How India Took its Hold, and Never Let Go

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It was like breathing in soup. I could hear nothing but horns, see nothing but people, and smell nothing but spice and heat, dense and overpowering. Everything felt close. My skin and clothing were plastered in layers of sweat and dust. Thick, heavy, grimey. The smells that invaded my nostrils changed with every step I took, switching from sharp incense, to fiery curry, to pungent waste. The scene before me was drenched in colour. Vehicles and store fronts burnt with reds, pinks, yellows, blues, greens. I couldn’t focus on one sound because I was immersed in too many ringing, roaring, thundering noises.

I had arrived in New Delhi.

India was the reason why I started writing. I got off that plane at Indira Gandhi International Airport, and my senses were assaulted from the moment I stepped out of arrivals. Having experienced this country, even for a very brief time, I can tell you that nothing can ever really prepare you for India. Nothing I can write, or anyone else can say, will truly predict how you will feel once you arrive. Some will fall deeply in love, others will feel overwhelmed and want to retreat. At times, I did both. But for the most part and without doubt, I was inspired, and feel inspired by India to this very day, four years after my journey there.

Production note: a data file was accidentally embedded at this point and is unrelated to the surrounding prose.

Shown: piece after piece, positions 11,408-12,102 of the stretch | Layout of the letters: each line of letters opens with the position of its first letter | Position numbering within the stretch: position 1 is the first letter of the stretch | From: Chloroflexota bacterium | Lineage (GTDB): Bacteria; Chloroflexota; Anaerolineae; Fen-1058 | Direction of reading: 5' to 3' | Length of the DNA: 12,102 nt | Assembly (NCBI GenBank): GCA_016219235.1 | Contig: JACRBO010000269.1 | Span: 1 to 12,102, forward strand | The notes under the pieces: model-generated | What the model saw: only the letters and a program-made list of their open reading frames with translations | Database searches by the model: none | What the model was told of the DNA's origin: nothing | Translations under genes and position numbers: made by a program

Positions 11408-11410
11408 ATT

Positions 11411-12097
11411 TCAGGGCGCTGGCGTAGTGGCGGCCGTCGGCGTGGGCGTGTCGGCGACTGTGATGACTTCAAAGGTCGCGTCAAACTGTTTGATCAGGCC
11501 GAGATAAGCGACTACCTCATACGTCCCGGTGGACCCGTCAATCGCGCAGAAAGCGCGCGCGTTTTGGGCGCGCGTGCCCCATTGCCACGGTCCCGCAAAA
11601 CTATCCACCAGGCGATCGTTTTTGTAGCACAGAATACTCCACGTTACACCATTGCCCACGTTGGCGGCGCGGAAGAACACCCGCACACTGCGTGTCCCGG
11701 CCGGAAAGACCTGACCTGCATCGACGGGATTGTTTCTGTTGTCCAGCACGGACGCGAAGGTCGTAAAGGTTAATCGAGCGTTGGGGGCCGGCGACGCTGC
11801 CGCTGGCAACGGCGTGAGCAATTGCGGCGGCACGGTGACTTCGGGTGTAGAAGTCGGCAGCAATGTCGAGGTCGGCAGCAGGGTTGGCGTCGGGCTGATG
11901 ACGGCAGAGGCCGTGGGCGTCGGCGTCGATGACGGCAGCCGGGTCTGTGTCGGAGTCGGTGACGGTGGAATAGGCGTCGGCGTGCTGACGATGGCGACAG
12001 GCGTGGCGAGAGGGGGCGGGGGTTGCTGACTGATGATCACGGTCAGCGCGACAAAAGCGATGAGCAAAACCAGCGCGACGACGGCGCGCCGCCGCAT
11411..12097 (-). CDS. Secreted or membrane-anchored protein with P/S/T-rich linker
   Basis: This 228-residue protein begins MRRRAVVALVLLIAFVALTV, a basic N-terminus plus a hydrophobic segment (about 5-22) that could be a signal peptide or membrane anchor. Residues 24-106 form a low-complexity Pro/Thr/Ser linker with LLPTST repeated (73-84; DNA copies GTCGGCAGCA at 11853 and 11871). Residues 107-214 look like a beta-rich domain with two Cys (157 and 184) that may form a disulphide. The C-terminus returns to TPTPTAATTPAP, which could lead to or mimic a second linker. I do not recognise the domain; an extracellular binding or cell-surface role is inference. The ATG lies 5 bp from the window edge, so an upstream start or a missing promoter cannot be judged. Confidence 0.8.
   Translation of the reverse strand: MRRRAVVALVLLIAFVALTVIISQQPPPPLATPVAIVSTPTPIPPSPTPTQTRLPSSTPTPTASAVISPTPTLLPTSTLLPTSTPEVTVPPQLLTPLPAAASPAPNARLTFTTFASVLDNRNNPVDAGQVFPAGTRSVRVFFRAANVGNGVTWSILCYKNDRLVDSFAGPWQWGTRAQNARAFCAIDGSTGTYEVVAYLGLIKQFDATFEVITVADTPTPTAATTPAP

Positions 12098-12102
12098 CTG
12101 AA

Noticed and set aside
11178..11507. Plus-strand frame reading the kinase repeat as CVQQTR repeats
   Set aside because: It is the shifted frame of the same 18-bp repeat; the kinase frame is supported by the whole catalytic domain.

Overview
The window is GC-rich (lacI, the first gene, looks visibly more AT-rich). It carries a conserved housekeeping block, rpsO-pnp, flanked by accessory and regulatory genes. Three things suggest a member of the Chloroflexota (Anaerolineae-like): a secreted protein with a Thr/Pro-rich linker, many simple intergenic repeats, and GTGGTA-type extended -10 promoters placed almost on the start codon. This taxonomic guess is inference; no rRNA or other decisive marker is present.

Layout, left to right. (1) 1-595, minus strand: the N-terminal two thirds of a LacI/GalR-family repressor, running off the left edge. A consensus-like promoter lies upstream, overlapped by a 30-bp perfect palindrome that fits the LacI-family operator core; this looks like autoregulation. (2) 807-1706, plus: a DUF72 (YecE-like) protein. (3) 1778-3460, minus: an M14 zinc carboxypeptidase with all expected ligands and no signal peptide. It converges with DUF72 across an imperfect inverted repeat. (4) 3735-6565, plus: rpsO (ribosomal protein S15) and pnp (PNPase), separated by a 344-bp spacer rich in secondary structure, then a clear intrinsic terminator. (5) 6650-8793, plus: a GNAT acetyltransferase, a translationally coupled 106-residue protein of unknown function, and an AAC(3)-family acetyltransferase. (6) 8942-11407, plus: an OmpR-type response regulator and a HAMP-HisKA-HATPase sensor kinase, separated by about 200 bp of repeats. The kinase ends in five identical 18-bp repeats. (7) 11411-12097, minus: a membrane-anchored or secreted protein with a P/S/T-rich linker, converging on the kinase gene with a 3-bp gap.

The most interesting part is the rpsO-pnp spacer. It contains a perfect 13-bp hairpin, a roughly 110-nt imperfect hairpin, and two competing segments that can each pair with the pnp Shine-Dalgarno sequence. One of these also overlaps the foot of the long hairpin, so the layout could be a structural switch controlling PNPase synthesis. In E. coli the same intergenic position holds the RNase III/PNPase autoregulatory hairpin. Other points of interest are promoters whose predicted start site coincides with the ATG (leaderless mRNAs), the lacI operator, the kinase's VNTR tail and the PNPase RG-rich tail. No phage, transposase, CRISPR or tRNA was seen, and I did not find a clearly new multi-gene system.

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Chaotic New Delhi. Photo by mckaysavage via Creative Commons

One of the things I love about travel is observing the way that people live. So many travellers enjoy seeing the world because of its natural wonders and staggering beauty, and while I too travel because of these things, it’s my fascination with human beings that motivates me to travel. There are few more perfect places on the planet to discover the ways of mankind than India, and I’m not exaggerating when I say that my journey there changed the way I look at life, the way I look at death, at money, at possessions, employment, health, at Western society, at Eastern society, at religion, and at spirituality. I could go on.